The Teenager Who Felt Nothing But Scared

When I was a teenager I fell like no one was thear for me and I felt out of control and like I was going to kill some one because I would kick and punch and throw the glass at people and put windows threw and kick doors and it did tack some times for mummy bear to go to ANE with quite bad war wunds and some times I hurt my self by cutting and biting.

No one understand and I was in the big dark hole ad I could see the light at end of the hole and it felt like I was on herowin and I loved my mum very much ad I felt like I was tiring her heart out. when I felt I was doing that it broke my heart because she was the oley one how understand me and she was thear for me but when I us to get angry I hold breath ad felt like my hart was going fast and I was missing some think. I was having rally bad dreams ad I hate school ad I felt every one tort I was a freak and I was the kid how every one won’t to avoid me ad I us to cry when I went to bed because I just won’t I’d to be a person who was nomel ad I hate that word.

Now I fell more love for my mum than ever because I can see the light ad now I don’t get angry because I go and listen to London Grammer or go and see my rats ad ginny pigs and rabbits and it mack me fell worth some think and it mack me fell like I’m very lucky ad I rally like it when I can be close to people.

the closer I am the better because of the heat ad the breething cams me down and that I just cry. it’s not easy for me to cry because I don’t fell able to cry because I fell like I’m a wimp. I rally like skin to skin because I see that like I’m hear for u and don’t worry you r someone and no one thinks your a freak. if it’s was up to me I would do the safe hold skin to skin because I fell safe in it like that but I no its not aprpriat.

I have bursts of betting them up ad calling them hobble names ad when they do the safe hold I like it because I no thear thear ad I’m safe but I can get quite a gresive but I no its all going to be ok and now we don’t have to do the safe hold much. when I do get angry and do crave self harming because it gives u a burst of e adrenalin rush ad I do crave drugs ad vodka ad some times when they have been triggers I fell more sex up and macho.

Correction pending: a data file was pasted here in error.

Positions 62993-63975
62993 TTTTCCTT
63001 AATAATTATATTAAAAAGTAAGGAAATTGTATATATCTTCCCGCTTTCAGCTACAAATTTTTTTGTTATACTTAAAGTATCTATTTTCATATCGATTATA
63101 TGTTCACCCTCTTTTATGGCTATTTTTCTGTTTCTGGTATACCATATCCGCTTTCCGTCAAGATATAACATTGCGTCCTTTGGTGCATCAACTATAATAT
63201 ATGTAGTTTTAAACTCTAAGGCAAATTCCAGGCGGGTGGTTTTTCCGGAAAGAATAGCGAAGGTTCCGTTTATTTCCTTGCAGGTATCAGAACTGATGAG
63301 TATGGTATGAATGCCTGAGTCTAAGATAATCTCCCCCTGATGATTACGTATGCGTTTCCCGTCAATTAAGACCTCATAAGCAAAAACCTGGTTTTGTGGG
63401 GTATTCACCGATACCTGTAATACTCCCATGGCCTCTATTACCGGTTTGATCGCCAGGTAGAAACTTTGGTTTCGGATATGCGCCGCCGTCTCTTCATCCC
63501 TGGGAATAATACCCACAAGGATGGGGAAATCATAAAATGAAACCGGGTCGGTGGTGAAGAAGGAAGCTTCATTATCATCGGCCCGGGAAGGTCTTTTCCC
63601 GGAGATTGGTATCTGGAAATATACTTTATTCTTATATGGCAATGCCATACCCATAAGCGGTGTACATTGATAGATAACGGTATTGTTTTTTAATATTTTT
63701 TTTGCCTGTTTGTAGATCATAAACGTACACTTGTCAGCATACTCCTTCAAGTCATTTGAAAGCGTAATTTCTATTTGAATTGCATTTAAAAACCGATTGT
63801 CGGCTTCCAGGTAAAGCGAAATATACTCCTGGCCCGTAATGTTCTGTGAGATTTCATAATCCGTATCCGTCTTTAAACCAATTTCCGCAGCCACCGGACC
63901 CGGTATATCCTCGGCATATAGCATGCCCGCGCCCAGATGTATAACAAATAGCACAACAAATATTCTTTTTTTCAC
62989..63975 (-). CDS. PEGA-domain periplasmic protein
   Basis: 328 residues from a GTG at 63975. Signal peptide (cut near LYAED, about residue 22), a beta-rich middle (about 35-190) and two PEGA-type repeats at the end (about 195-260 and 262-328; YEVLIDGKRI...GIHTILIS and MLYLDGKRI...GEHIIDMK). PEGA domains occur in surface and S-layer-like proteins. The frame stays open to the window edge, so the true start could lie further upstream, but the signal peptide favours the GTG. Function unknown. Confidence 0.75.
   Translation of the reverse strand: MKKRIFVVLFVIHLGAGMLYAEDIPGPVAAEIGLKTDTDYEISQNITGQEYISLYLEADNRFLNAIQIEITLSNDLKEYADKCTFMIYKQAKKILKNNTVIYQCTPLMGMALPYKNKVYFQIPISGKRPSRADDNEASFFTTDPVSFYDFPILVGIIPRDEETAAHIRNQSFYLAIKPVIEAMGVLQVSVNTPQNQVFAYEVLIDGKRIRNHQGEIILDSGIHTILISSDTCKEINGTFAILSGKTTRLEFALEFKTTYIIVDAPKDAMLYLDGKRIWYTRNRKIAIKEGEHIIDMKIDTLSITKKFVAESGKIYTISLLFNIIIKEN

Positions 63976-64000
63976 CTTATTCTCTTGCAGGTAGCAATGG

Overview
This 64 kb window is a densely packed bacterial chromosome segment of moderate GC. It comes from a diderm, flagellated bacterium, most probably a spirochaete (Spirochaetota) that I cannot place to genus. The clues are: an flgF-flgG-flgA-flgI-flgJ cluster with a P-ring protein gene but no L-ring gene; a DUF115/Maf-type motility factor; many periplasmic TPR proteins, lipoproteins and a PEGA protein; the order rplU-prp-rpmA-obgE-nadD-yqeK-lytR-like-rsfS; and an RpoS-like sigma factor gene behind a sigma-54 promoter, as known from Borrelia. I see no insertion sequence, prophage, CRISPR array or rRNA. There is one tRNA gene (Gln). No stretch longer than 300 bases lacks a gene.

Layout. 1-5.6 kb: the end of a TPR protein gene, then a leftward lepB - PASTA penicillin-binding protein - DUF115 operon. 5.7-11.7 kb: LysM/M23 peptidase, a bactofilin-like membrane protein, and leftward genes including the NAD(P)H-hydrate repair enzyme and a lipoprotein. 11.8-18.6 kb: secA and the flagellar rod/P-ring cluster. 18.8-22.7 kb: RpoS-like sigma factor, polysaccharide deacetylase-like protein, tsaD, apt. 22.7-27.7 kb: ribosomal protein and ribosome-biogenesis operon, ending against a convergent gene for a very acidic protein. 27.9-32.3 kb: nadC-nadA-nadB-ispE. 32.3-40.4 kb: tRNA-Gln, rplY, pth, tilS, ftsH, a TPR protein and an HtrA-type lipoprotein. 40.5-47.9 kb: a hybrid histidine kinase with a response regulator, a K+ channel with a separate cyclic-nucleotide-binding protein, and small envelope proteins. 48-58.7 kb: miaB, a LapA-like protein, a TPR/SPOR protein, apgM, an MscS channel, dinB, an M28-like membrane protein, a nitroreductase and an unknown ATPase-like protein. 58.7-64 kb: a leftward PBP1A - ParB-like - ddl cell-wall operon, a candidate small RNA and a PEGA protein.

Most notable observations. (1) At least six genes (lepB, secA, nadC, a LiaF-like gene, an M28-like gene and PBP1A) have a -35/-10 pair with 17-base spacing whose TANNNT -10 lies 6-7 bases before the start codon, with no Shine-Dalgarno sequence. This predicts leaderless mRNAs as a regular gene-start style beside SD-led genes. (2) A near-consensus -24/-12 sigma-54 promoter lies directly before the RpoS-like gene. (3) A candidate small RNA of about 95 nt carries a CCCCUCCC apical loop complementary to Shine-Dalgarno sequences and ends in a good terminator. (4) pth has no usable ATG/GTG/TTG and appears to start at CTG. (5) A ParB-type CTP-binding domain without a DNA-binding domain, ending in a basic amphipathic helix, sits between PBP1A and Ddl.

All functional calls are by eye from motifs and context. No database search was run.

but now I fell more protective over my guys and less angry and I don’t like people getting in trouble and I’m more quite and shy and more orkwoukd and pease full. Mum says I am a good guy.

Isolation Cave


This is my first ever attempt at publicly sharing our story after weeks of navigating my way around the technology. A new thing for me being a luddite country bumpkin with only a phone and no broadband connection. Fingers crossed I get it out without deleting by accident…..

Since I adopted Big Bear 13 years ago, we have had to deal with feeling excluded and isolated throughout much of our journey. Our confidence has been shattered and the toxic shame has made us shy about our voices. Upon finding the online adoptive community I now believe we can give hope and solidarity through our story, and gain strength through the bravery of others sharing their common experiences.

I adopted as a single woman and was completely unprepared for what was to unfold despite attending “preparation” groups for over a year.

When Big Bear arrived all scraggy and wild and beautiful, it was very quickly obvious to me that I could not go it alone. My five year old was amazing, and funny, and loveable, and enraged, and frightened and violent… and stuck to me like prickly glue.